After being moved several times they were imprisoned in Le Puy where the escape of 79 political prisoners (and their warder) from prison was organized. On the night of October 1st, 1943 all the prisoners were freed. Tresso, with others, was brought into the “Wodli” camp, in an area called Raffy (Haute-Loire). Demazière managed to escape and return secretly to Paris where he made his report to Trotskyist leaders. Tresso, Reboul, Ségal and Sadek instead remained with the Maquis (the French partisans) and it was at this point that all trace of them was lost. Only after the collapse of Stalinism and of the wall of silence and lies about the death of Tresso and his other comrades, was it possible to reconstruct what happened in that period at the end of October 1943. Pietro Tresso, Pierre Salini (Maurice Sieglmann) Abraham Sadek and Jean Reboul were killed by assassins who arrived by order of the commander of the Maquis, Giovanni Sosso, who was likely to have been the man following the orders of Stalin’s Secret Service. But, beyond the question of which hand committed the murder and who executed the order, the instigators of the murder of these comrades were Stalin and his trusted collaborators, like Togliatti who, after the show trial in Moscow, argued that “Our struggle against counter-revolutionary Trotskyism is still not enough, it must be extended, improved, and taken to a much higher level.”

Barbara, Tresso’s life partner and comrade-in-arms

In his political and personal life Pietro Tresso had beside him a Communist militant who shared political battles and personal matters with him. Tresso’s life partner and comrade-in-arms was Deborah Seidenfeld-Stratiesky, known as: Ghita; Lucienne Tedeschi; Blascotte; and as Barbara. She was born in Mako (in the Austro-Hungarian Empire) on May 17th, 1901 and died in Rimini on November 3rd, 1978. She joined the PSI (Italian Socialist Party) at a very young age and in 1921 joined the PCDI (Italian Communist Party). She was an official, in Moscow, of the International Socialist Youth. At the height of the Fascist period, at just 25 years old, she crossed the border between France and Italy, hiding under her clothes the typographical printing plates to print the clandestine newspaper l’Unità, and she carried them as far as Naples before returning to Paris.

She rejected the proposals of Togliatti who was willing to give her an important position if she dissociated herself from Tresso and when he was expelled from the party Barbara followed him; she did this because she shared the same ideas and not, as the Stalinists say, because she was Pietro’s “lover”. That choice cost her dearly in terms of personal relations, particularly in terms of her rapport with Serena, the elder of her two sisters who held  Stalinist political views (her bond remained very strong with her other sister, Gabriella, who was the companion of the writer Ignazio Silone). Barbara took part in clandestine political activity in Italy and shared political militancy with Tresso in the Noi organization (New Italian Opposition), the Italian section of the OSI (International Left Opposition).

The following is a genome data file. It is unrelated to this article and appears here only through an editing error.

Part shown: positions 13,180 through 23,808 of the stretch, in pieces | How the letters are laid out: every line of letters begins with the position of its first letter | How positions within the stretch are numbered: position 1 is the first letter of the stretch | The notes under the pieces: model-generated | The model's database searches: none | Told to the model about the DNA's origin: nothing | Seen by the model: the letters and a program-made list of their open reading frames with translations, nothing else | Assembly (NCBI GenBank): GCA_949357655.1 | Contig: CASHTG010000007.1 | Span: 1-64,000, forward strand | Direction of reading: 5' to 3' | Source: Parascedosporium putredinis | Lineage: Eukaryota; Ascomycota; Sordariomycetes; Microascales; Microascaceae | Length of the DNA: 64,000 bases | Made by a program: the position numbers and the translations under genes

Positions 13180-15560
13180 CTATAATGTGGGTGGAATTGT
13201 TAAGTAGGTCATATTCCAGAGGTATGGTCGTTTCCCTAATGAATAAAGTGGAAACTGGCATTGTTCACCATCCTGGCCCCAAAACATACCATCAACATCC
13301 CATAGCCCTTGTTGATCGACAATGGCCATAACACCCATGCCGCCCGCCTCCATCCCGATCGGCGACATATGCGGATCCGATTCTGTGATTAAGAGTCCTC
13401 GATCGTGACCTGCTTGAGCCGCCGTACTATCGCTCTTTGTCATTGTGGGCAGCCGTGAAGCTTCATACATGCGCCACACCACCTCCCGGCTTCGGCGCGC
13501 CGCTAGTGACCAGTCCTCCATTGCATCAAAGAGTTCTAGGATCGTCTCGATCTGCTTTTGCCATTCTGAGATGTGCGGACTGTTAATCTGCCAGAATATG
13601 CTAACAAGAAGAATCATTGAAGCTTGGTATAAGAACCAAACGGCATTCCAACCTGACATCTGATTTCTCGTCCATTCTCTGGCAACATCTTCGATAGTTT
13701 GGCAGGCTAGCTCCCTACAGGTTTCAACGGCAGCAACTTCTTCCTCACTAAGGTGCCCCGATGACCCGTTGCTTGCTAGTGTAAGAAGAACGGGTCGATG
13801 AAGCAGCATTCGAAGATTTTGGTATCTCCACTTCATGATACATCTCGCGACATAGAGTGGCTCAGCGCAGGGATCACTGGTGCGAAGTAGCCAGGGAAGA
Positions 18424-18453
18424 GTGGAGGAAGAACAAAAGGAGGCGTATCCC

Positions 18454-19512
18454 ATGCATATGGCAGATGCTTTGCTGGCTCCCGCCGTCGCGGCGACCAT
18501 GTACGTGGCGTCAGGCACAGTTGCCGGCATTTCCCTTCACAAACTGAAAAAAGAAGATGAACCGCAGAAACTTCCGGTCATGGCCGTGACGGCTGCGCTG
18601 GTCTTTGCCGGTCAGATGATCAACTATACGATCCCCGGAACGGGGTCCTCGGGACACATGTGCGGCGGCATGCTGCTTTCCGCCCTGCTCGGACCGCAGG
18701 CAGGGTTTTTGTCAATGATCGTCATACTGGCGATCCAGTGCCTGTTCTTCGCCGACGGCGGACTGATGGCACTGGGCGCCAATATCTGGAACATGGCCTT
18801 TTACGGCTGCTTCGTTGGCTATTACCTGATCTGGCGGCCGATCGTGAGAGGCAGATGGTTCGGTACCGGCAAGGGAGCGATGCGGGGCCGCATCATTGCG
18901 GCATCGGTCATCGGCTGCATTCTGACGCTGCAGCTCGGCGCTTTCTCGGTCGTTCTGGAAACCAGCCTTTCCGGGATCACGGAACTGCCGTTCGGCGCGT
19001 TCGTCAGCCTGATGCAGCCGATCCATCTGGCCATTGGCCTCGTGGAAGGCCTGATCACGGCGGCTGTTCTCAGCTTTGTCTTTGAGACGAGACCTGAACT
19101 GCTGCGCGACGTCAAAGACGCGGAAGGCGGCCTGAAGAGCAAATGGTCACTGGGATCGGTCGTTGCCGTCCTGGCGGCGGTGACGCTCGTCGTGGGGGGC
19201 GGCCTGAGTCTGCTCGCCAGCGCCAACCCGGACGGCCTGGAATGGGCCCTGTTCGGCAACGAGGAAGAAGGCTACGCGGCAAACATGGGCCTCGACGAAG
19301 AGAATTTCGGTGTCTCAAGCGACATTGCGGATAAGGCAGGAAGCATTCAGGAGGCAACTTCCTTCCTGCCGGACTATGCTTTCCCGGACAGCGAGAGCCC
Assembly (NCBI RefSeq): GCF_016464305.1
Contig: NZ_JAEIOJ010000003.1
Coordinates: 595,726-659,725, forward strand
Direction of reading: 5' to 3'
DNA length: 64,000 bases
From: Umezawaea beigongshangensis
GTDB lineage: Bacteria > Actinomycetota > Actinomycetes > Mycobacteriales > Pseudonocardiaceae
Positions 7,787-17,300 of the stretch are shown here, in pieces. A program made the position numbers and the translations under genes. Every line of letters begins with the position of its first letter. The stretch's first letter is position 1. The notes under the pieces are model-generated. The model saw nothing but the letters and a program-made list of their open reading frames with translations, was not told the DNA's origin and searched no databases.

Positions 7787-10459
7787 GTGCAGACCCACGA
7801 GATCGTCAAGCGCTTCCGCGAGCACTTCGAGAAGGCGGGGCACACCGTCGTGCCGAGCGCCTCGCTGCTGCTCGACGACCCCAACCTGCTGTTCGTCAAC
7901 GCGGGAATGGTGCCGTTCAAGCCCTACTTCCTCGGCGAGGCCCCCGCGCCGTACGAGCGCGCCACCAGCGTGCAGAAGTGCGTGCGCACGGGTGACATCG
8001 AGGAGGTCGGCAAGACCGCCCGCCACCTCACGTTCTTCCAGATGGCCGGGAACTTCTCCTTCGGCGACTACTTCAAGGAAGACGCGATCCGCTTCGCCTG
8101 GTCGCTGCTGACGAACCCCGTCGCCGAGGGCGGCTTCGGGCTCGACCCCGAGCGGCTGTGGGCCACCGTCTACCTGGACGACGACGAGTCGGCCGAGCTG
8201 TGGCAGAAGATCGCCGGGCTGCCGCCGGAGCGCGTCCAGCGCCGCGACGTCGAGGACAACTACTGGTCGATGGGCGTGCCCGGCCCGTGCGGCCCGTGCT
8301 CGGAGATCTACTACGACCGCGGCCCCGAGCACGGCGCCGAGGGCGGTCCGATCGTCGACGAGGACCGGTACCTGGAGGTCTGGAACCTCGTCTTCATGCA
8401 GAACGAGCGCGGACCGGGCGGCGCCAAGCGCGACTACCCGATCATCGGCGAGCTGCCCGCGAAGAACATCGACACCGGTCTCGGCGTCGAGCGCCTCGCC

It was in front of Barbara, who was arrested with him and other Trotskyist militants in 1942, that Tresso was tortured, without uttering a single word, by the police of the Vichy government who were seeking information. For around thirty-five years Barbara continued to seek the truth about the disappearance of Tresso, reacting harshly to the many falsehoods spread by Togliatti and by other leaders of the Communist Party.

Remembering Tresso by continuing the project of the Fourth International

Neither Barbara nor Pietro belonged to the ranks of people with “flexible backs” as Tresso liked to call the “comrades” or “friends” who were capable, through personal interest or weakness, of giving up the truth. Pietro Tresso dedicated his life to the international workers’ movement. During his terrible plight as a political emigrant, persecuted and hunted by the police of Stalin, Hitler and Mussolini, Pietro Tresso never abandoned his position within the ongoing struggle. In 1930, writing to the secretary of the party he had helped to found and which marginalized and expelled him, he wrote: “I have never needed, and I’ll never need to be part of the governing bodies to wait to do my duty as a revolutionary working class fighter”, and on January 30th 1937, in a letter to his family, he said:”I am a “Trotskyist” and I’m a Trotskyist because today Trotsky continues Lenin’s work in a great and immortal way”. A year later, five years before his assassination, he had contributed to the founding of the Fourth International, to the creation of that path which generations of revolutionaries born after him have a duty to continue and complete: the construction of the international party for the Socialist revolution.

Translated by William Hope, University of Salford, GB